Lesson in ‘quality over quantity’ learned—don’t target Buzzfeed subscribers. Note the hidden responses.
I also posted the project on Reddit (fingers crossed) and asked for feedback. A few responses, nothing significant, but overall positive.
By this time it was past 4AM so I went to bed.
Sunday, 15.11.2015 – Kevin sourced some feedback overnight and we made several changes to the website in the morning. Since the product was done, besides some tinkering here and there, we set about making a presentation and monitoring the engagement with the feelers we had put out via email and social media.
It was fun to think about how to attract people to the game, what the future of how the game could look like and what it might grow into. We all agreed to position Word Birds as a game for word nerds, the type of people who go to pub trivia or have friends over for game nights.
Think of a librarian who has two cats but also like to drink some wine with her friends at home.
Building a game is fun, but building a community of word nerds was our goal.
Examples of existing word nerd tribes are:
Prior to the pitch, we had more than 300 web sessions (in hindsight, I should have installed event tracking on the form fields…MORON), 15 email submissions and lots of engagement via social media.
Seriously addictive game developed by 3 #swsac guys in a weekend #startup #GSB2015 https://t.co/OmN3hP20r4
— Startup Sac (@sacstartup) November 15, 2015
Watching #swsac and dig this one. Maybe I should hit the demos after all. https://t.co/v399YnsGGl
— Jay Sales (@soupsales) November 15, 2015
This is exciting! @WordBirdsApp launched at @innogrove during #SWsac Perhaps they will be ready for @SacIndieArcade? https://t.co/bKB67BUJFx
— Sacramento Game Devs (@sacgamedevs) November 15, 2015
The presentation didn’t go as well as I hoped, I think we rushed it a bit.
4th place finish.
In hindsight, I wonder if I should have spent more time developing a more detailed financial model instead of sending so many tweets, haha.
It would have been nice to have feedback from the judges about what they didn’t like about Word Birds, but we did not receive any written feedback. The stated criteria from Startup Weekend Sacramento was:
Did the team get out and talk to customers?
Are they actually solving a problem?
What’s their clear value proposition to that customer?
Have they identified a specific target market?
Execution and Design:
Did they work well as a team?
Did they have an MVP or prototype (paper is ok) to present?
How functional was the demo?
Was the usability of the product easy and friendly? Design Matters!
Does their solution solve a core need/problem?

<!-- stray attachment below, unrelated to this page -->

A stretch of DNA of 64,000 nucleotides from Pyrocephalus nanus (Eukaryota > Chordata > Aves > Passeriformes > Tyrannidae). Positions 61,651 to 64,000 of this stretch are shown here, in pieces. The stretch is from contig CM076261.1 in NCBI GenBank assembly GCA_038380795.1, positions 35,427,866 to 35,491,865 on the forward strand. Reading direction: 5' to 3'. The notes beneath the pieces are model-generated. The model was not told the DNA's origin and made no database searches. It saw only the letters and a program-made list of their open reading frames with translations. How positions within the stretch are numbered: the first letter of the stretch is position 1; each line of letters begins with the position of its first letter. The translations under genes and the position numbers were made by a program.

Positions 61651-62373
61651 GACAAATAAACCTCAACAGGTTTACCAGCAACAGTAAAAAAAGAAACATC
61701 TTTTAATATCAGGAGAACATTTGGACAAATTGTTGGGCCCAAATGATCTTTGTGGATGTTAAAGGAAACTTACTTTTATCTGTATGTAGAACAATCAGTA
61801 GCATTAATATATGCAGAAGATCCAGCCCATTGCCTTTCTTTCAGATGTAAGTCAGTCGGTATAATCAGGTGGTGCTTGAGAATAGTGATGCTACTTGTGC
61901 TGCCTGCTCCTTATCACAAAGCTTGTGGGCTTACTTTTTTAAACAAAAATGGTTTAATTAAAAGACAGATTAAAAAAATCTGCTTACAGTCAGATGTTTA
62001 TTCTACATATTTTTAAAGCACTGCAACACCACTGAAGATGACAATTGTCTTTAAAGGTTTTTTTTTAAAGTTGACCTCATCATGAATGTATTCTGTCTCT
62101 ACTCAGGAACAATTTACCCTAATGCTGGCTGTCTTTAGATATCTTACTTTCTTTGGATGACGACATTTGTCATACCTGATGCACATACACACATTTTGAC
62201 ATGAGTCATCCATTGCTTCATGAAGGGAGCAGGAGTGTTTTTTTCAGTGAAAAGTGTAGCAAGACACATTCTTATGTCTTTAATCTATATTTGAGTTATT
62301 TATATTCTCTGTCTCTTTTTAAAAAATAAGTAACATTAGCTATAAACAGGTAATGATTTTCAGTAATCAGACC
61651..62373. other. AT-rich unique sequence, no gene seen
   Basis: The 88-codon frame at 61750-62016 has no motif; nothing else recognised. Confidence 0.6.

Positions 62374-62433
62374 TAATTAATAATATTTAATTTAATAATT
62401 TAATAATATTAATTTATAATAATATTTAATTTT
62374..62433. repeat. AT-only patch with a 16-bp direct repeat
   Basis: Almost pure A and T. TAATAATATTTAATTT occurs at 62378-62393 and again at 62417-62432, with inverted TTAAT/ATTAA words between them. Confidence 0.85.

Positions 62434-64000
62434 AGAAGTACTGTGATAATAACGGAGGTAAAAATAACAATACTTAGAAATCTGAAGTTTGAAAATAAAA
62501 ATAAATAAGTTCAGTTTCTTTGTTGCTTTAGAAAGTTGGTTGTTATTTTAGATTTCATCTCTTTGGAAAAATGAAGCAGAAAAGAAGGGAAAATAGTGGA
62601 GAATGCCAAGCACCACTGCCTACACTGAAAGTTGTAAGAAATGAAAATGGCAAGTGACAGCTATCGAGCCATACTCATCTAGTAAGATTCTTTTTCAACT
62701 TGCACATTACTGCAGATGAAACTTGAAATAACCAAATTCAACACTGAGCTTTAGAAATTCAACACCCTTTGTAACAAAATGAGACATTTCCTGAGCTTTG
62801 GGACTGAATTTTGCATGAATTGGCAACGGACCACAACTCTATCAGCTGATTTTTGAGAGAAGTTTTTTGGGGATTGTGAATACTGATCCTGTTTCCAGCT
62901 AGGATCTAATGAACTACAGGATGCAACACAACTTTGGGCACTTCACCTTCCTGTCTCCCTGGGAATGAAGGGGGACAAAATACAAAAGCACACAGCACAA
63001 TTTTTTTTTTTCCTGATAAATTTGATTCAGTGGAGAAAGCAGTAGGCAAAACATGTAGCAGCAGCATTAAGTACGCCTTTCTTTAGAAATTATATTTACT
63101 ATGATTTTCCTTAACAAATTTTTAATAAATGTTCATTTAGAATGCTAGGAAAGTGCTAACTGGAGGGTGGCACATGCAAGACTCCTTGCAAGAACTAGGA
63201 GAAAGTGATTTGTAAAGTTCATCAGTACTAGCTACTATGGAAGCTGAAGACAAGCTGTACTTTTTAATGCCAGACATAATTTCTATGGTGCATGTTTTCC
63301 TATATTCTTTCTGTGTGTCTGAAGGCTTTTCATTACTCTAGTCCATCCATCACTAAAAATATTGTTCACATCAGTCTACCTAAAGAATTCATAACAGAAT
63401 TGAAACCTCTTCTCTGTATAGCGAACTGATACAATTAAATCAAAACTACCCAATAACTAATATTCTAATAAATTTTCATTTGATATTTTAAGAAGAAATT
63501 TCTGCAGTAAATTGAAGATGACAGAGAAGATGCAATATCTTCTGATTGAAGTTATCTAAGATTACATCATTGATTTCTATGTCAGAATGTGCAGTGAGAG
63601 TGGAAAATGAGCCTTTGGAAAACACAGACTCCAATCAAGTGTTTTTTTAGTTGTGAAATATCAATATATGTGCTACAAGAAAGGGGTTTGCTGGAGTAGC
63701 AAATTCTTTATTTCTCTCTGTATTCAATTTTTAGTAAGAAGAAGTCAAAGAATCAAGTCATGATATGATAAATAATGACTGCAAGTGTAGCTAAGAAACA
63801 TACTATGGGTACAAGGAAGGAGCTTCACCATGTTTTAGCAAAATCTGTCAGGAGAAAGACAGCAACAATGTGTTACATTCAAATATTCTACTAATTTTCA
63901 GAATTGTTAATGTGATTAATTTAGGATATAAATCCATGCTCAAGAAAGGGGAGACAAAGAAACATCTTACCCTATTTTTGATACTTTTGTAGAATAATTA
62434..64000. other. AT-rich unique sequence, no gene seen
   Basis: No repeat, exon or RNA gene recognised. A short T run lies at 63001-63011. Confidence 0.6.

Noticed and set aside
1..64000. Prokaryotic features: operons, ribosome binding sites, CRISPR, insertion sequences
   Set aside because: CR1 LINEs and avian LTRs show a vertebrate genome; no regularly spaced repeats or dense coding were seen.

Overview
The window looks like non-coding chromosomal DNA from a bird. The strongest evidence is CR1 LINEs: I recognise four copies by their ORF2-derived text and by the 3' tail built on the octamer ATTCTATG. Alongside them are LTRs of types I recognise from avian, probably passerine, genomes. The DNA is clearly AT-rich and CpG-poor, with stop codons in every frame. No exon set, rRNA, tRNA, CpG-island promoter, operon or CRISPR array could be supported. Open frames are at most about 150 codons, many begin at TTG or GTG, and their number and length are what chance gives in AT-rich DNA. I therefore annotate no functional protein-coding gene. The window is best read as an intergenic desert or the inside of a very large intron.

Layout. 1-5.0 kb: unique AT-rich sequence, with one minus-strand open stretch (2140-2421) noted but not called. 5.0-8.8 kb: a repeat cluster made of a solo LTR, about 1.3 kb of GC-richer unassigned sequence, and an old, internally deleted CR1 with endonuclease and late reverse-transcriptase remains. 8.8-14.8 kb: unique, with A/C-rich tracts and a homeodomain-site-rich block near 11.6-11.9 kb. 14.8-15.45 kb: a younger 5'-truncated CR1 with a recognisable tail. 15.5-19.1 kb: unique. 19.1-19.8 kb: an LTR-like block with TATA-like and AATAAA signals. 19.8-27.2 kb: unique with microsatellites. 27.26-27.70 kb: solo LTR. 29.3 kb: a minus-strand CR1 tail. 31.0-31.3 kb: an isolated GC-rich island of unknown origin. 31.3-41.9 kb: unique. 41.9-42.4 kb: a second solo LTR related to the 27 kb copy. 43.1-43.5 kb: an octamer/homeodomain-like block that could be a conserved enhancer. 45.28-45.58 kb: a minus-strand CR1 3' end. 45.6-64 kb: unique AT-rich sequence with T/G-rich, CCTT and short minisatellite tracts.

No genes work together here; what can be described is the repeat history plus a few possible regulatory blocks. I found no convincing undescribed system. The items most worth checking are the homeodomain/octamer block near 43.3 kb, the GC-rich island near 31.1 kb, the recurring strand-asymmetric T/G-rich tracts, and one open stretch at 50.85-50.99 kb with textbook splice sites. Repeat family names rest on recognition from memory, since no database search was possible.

Did they present a value proposition
Is it unique?
How will they differentiate themselves from their competition (did they identify competition)?
What is the go-to-market/launch strategy?
How will they make money?
What is the user acquisition model?
I felt that we had hit all those topics and that Word Birds was also a ‘fan favorite,’ but I can’t be sure.
I asked a couple of the judges their feedback and I heard the following:
- Mobile gaming is just a tough industry in general
- The game was hard to play/use
This is where it gets confusing—the criteria “Was the usability of the product easy and friendly?” directly contradicts “Did they have an MVP or prototype (paper is ok) to present?”
Since we were the only team to build anything, were we the only team held accountable to the usability criteria? I mean, you can’t really use a piece of paper [presentation] that way…
Perhaps it’s just sour grapes talking, but I still don’t understand that feedback and wish we could have reviewed a scoring rubric or something. After all, there were some really great prizes for winning Startup Weekend Sacramento—the Rocket Department awarded first place a $5,000 Launch Package to build a website, and Apptology offered a $2,000 credit for mobile app development. Also, the winners were eligible to enter the Global Startup Battle 2015.
Oh well. It was a fun weekend and the organizers did a great job making sure of it.
What’s next? I’m not sure. Kevin and I are head to IGDA Sacramento Chapter tonight to demo our game to some local game developers.
I am really pleased with how the web app works. It’s just a prototype, but the interest we generated with just a few hours of development, design and promotion makes me wonder what could happen with a little elbow grease. To be continued.
I’ll leave you with a Word Bird to try (1 syllable):
disinterested / squash
Let me know if you can figure it out by sending Word Birds a tweet, posting on the Word Birds Facebook page, or sending me an email.